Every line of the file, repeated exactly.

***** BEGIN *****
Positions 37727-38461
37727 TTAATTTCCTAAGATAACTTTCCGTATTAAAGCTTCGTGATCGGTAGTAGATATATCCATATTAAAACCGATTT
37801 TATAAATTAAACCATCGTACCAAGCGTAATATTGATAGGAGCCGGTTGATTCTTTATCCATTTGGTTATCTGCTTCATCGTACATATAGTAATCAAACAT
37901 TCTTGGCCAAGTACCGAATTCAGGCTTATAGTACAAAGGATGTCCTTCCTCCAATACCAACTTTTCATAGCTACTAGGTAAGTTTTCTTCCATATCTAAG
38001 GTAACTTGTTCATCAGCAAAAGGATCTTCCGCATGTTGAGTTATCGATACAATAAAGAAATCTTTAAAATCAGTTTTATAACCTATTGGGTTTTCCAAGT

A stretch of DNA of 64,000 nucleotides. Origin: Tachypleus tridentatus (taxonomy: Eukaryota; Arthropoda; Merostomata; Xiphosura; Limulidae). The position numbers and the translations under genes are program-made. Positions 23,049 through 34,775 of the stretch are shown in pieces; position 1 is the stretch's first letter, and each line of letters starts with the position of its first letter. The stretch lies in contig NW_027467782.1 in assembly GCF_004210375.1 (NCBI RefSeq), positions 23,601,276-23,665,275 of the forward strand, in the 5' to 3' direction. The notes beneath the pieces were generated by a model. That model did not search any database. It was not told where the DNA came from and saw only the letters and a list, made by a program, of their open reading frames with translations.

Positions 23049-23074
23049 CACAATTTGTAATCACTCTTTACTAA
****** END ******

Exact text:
Positions 37727-38461
37727 TTAATTTCCTAAGATAACTTTCCGTATTAAAGCTTCGTGATCGGTAGTAGATATATCCATATTAAAACCGATTT
37801 TATAAATTAAACCATCGTACCAAGCGTAATATTGATAGGAGCCGGTTGATTCTTTATCCATTTGGTTATCTGCTTCATCGTACATATAGTAATCAAACAT
37901 TCTTGGCCAAGTACCGAATTCAGGCTTATAGTACAAAGGATGTCCTTCCTCCAATACCAACTTTTCATAGCTACTAGGTAAGTTTTCTTCCATATCTAAG
38001 GTAACTTGTTCATCAGCAAAAGGATCTTCCGCATGTTGAGTTATCGATACAATAAAGAAATCTTTAAAATCAGTTTTATAACCTATTGGGTTTTCCAAGT

A stretch of DNA of 64,000 nucleotides. Origin: Tachypleus tridentatus (taxonomy: Eukaryota; Arthropoda; Merostomata; Xiphosura; Limulidae). The position numbers and the translations under genes are program-made. Positions 23,049 through 34,775 of the stretch are shown in pieces; position 1 is the stretch's first letter, and each line of letters starts with the position of its first letter. The stretch lies in contig NW_027467782.1 in assembly GCF_004210375.1 (NCBI RefSeq), positions 23,601,276-23,665,275 of the forward strand, in the 5' to 3' direction. The notes beneath the pieces were generated by a model. That model did not search any database. It was not told where the DNA came from and saw only the letters and a list, made by a program, of their open reading frames with translations.

Positions 23049-23074
23049 CACAATTTGTAATCACTCTTTACTAA